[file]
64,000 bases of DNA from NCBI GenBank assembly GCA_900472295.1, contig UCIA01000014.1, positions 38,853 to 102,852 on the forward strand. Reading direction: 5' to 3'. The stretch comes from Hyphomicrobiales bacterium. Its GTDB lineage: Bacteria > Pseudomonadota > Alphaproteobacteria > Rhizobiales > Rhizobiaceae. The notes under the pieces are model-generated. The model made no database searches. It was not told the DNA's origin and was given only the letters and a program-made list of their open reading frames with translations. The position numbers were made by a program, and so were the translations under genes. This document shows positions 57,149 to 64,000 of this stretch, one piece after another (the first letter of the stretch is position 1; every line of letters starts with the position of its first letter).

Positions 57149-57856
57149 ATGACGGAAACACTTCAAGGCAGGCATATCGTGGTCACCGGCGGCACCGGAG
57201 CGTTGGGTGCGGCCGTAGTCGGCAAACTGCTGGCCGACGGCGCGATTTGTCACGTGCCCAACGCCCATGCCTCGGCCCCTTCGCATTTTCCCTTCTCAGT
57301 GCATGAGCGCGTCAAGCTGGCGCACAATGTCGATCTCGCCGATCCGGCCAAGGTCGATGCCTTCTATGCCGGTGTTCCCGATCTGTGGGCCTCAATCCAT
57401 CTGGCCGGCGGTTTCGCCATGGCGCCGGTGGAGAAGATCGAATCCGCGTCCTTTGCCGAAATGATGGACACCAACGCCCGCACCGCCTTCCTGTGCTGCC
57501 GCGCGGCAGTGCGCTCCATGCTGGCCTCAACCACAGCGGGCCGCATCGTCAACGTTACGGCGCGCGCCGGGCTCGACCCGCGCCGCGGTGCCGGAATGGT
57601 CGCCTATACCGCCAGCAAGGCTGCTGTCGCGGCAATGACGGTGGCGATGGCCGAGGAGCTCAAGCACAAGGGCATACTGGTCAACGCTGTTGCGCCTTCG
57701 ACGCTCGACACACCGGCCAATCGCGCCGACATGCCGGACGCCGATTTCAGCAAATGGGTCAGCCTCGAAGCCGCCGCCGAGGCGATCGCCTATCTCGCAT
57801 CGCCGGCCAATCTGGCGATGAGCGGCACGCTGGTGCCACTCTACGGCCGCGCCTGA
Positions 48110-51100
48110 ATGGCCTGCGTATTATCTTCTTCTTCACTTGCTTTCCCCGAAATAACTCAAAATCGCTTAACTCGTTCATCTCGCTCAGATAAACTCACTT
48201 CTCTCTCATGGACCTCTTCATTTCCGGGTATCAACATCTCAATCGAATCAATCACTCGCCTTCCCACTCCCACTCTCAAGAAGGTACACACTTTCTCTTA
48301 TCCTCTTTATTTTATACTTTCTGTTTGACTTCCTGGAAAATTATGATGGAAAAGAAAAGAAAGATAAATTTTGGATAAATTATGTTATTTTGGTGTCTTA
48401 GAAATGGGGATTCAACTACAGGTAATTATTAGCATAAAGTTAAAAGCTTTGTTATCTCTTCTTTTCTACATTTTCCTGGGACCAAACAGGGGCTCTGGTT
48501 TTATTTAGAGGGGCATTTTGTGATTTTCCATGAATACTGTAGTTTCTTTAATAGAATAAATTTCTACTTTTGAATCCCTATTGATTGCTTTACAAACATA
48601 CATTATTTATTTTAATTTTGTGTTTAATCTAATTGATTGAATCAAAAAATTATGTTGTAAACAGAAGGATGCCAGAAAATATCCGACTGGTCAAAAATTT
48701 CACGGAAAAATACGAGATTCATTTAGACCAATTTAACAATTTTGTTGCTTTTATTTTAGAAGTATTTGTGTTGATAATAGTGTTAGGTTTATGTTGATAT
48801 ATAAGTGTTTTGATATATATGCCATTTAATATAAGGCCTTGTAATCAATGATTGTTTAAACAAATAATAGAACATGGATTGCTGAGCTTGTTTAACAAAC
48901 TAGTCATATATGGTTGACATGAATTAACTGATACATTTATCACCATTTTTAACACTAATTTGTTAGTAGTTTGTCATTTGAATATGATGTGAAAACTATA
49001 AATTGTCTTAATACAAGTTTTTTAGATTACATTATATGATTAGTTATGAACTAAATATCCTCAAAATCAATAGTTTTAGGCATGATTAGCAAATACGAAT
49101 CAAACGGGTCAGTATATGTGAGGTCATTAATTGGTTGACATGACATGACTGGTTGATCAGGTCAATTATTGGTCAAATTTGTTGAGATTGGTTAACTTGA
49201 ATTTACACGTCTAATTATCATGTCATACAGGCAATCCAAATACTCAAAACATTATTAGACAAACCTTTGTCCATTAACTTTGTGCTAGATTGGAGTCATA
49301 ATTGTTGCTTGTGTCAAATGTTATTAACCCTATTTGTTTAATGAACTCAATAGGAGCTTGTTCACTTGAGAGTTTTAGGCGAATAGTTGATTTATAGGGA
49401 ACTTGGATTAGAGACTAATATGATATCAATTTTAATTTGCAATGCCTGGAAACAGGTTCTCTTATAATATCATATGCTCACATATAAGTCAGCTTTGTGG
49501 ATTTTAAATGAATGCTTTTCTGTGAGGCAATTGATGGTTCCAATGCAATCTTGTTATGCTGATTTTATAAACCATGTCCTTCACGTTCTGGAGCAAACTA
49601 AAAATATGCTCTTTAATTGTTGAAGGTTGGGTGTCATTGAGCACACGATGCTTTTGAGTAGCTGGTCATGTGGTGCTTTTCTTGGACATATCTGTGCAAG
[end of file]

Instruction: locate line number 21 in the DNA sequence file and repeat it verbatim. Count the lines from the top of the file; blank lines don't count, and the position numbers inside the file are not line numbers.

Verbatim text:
49001 AATTGTCTTAATACAAGTTTTTTAGATTACATTATATGATTAGTTATGAACTAAATATCCTCAAAATCAATAGTTTTAGGCATGATTAGCAAATACGAAT